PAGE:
- November 17, 2010
Apple has announced that Dr. Ronald D. Sugar, former Chairman of the Board and CEO of Northrop Grumman Corporation, has been appointed to the company’s Board of Directors. According to the release, Dr. Sugar served as Chairman and Chief Executive Officer at Northrop Grumman Corporation from 2003 until his retirement in 2010, and has also held executive positions at Litton Industries and TRW Inc., where he served as chief financial officer. In his role with Apple, Dr. Sugar will serve as the Chair of the Audit and Finance Committee.
“Ron is an engineer at heart, who then became a very successful business leader. We are very excited to welcome him to Apple’s Board,” said Steve Jobs, Apple’s CEO. “In addition to having been the CEO of a high-tech Fortune 100 company, Ron has a Ph.D. in engineering and has been involved in the development of some very sophisticated technology.”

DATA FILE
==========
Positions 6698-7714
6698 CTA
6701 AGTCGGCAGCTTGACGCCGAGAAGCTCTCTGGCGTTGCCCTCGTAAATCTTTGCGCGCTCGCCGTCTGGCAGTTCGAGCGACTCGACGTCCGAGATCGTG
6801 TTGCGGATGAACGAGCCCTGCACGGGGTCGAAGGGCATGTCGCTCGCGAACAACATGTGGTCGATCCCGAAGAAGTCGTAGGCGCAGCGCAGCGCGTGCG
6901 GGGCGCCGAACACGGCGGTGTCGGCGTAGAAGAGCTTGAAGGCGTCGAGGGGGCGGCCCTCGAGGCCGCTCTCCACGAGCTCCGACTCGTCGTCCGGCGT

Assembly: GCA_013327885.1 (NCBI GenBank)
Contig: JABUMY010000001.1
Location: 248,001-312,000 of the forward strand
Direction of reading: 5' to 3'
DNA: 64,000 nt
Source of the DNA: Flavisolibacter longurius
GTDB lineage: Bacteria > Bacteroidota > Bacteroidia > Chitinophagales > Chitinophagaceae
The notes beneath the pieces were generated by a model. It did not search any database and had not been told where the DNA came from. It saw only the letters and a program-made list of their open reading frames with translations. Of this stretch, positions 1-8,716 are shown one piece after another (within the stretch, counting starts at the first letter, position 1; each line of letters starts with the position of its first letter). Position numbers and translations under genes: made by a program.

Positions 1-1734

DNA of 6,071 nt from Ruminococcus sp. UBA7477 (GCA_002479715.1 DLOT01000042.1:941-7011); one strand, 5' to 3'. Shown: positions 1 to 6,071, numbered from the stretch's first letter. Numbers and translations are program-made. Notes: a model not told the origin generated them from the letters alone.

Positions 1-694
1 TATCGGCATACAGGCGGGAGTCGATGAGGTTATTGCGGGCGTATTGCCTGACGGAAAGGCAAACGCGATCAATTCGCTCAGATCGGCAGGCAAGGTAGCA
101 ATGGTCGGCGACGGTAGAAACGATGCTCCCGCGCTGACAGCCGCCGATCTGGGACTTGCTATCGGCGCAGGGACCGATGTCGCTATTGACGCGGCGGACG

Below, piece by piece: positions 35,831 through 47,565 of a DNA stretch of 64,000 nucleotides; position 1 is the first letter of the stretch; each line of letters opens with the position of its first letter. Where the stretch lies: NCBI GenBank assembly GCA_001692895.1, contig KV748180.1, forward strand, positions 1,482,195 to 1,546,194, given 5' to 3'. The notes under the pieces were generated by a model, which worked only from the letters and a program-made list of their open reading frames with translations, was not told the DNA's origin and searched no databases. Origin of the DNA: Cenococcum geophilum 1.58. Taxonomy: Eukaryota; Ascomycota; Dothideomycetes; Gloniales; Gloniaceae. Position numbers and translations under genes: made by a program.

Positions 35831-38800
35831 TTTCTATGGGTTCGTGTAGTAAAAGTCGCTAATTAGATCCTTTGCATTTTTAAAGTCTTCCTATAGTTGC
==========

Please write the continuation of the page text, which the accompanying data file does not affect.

“I have always had enormous admiration for the people of Apple,” said Sugar. “It is a special privilege to serve on the board of such an amazing company.”
Apple has secured exclusive digital rights for The Beatles’ catalog into next year, according to AllThingsD. EMI spokesman Dylan Jones told the publication that Apple has exclusive digital rights for The Beatles “into 2011,” and noted that the exclusive does not expire at the first of the year. Jones added that the exclusivity period does have a set expiration date, but did not share when that might be. In addition, Jones was vague when asked whether The Beatles would be available from other digital outlets such as Amazon and various subscription services, saying only “[t]hat’s a question, isn’t it.”